Very interesting story on the life of an elite combat pilot. Gives good background on the pilot training and good stories of war experiences. The reader does a very nice job with the text.
Very well written book. Paints a vivid picture in your head very often. Narrator was perfectly selected for this book. Lots of energy, and sounds like a true pilot.
this book takes you into the cockpit of an f16 fighter pilot. Hampton also brings you into to the world and culture of fighter pilots. Didn't want it to end. I'm buying the hardback for my library.
What i love about soldier-written books is their lack of embellishment. By telling a story with only its pertinent details, I am able to visualize and imagine.
Great reading and performance
retired electrical /software quality assurance engineer residing in central northern Florida
Nice to hear an account of the current generation of the wild weasel aircraft
My experiences were with previous generations of the type of aircraft
This audio book was exactly what I was looking for. The story and the performance were very good. I particularly enjoyed the descriptions of the aerial combat. Well worth the time.
Dan Hampton is either as truly gifted as a writer as he was a pilot, or he owes his ghostwriter a huge shout-out and thanks.
This is among the most clearly- written military memoirs I've EVER read or listened to, and the story-telling is direct and compelling. The author(s) do an especially strong job of explaining jargon and some relevant military history in clear terms, readily understandable to a general audience.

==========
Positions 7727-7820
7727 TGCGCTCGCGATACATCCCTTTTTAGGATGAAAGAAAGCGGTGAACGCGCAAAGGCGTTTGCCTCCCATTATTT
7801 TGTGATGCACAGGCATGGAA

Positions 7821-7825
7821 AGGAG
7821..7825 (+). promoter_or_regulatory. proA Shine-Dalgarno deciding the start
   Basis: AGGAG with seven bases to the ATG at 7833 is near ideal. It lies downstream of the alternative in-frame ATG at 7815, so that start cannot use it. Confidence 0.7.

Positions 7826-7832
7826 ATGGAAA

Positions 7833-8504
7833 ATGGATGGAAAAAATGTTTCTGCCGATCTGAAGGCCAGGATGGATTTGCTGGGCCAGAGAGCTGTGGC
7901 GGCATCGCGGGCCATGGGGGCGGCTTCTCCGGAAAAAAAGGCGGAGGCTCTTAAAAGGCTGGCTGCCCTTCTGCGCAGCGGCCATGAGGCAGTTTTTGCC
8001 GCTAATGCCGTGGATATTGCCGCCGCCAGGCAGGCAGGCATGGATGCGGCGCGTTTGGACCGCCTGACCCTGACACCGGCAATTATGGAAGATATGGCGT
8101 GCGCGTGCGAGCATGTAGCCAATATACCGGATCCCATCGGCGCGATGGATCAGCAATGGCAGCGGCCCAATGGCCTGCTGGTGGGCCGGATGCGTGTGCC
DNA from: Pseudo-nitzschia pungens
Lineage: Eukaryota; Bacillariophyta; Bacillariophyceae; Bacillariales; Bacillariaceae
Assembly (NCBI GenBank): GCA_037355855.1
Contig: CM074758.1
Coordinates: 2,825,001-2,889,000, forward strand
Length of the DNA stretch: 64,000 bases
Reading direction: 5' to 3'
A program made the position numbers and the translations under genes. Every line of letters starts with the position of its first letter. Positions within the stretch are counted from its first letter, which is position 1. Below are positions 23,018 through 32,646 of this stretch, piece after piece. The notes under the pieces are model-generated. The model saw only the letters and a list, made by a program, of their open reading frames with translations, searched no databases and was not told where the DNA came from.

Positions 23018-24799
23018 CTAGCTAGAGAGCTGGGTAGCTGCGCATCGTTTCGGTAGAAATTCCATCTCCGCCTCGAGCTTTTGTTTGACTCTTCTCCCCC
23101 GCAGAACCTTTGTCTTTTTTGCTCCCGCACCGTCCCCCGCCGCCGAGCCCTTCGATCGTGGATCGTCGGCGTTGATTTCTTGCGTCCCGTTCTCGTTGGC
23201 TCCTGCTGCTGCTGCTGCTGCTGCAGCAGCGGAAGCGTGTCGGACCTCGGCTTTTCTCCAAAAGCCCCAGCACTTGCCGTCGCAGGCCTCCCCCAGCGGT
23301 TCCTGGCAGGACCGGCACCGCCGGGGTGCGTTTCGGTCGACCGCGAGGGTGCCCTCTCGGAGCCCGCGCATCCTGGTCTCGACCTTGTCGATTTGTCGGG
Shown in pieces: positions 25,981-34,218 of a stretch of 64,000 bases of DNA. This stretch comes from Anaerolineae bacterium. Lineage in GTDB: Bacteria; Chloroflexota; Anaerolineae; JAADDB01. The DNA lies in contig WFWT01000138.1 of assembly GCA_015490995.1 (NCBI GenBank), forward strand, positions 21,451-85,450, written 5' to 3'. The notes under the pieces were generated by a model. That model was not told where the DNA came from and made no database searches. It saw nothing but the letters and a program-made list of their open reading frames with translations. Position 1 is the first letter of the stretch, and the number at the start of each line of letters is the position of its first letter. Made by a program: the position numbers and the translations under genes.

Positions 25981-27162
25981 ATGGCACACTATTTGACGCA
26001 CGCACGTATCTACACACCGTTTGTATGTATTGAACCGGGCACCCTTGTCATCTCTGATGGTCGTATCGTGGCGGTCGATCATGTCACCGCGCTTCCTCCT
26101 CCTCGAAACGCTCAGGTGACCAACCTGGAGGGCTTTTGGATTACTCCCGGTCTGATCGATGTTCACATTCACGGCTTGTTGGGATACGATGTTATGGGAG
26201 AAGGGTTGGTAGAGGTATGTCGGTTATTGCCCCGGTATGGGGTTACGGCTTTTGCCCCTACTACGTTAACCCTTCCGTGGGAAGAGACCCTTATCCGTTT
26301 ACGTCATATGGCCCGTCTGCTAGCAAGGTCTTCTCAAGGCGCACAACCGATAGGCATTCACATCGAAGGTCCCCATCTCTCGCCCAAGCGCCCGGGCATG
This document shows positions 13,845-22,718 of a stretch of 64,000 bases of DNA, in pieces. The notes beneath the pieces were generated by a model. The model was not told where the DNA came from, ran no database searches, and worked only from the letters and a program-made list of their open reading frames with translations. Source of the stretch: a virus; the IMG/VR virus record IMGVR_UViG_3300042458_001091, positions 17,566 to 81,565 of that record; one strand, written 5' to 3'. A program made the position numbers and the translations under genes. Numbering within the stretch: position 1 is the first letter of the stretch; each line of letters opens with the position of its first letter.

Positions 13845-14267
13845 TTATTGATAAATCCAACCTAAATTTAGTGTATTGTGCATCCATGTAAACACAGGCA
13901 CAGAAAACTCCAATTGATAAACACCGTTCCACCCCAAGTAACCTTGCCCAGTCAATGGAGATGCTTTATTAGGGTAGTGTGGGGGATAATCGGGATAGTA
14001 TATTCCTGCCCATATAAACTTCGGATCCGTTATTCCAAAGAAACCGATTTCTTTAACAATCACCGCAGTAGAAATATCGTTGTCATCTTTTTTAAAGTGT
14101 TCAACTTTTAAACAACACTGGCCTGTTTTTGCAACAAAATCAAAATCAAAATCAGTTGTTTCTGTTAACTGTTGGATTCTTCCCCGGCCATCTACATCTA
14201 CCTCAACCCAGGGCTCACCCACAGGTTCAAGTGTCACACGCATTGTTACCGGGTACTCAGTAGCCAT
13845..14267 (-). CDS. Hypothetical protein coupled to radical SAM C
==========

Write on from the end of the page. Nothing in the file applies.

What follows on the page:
The overall editing, though, could have been stronger. As good a job as the author did explaining jargon, etc., the same explanation sometimes gets repeated. My best guess would be that the editor played around with the chapter order, wanted the "sidebars" in both places, then forgot to take out the duplicate material when the book went to press.
That said, the story becomes a bit repetitive. And, as the author sometimes gets carried away with his "humble-bragging," you sometimes wonder how he managed to fit his ego into the cockpit on each mission.
Some of Hampton's carping about substandard sleeping and eating arrangements he endured while stationed overseas comes off as whiny. You wind up wondering if he understands that others engaged in front-line combat don't similarly sleep in "shared" beds and line up cafeterias for meals between each mission. There are, as well, some "score-settling" passages, that come off as petty.
But in a world where it seems like every recently-retired SEAL is writing a book, it's nice to read about a Chair Force officer's experience when going to war -- especially in a book as well-written as this one.
People who share the authors contempt for teamwork.
Grow up and realize that you are part of a team.
Dan Hampton displays the worst qualities of a single seat fighter jock who's had nothing but sunshine blown up his ass since he went to pilot school. His accomplishments speak for themselves. It's really too bad that his ego can't allow himself to feel good about those accomplishments without denigrating every other individual in the room. To be certain American military history is full of mismanagement by rear echelon bureaucrats but this guy holds everyone else in the room who didn't ride the tax payer funded steed into battle in contempt.
I've spent my entire life surrounded by aviators of all sorts from both my own as well as my dads generation and it's a rare individual indeed that displays Mr Hamptons arrogance regardless of their personal accomplishments.
Being in the Air National Guard myself, yet not a flyer, I appreciated the great attention to detail and depth of experience this man has had, faithfully serving our country. His experiences and almost surreal placement in key Air Force battles was shocking to me. To read about history and then hear someone's account of actually having been there...
There were several that would qualify. It was overall an amazing memoir.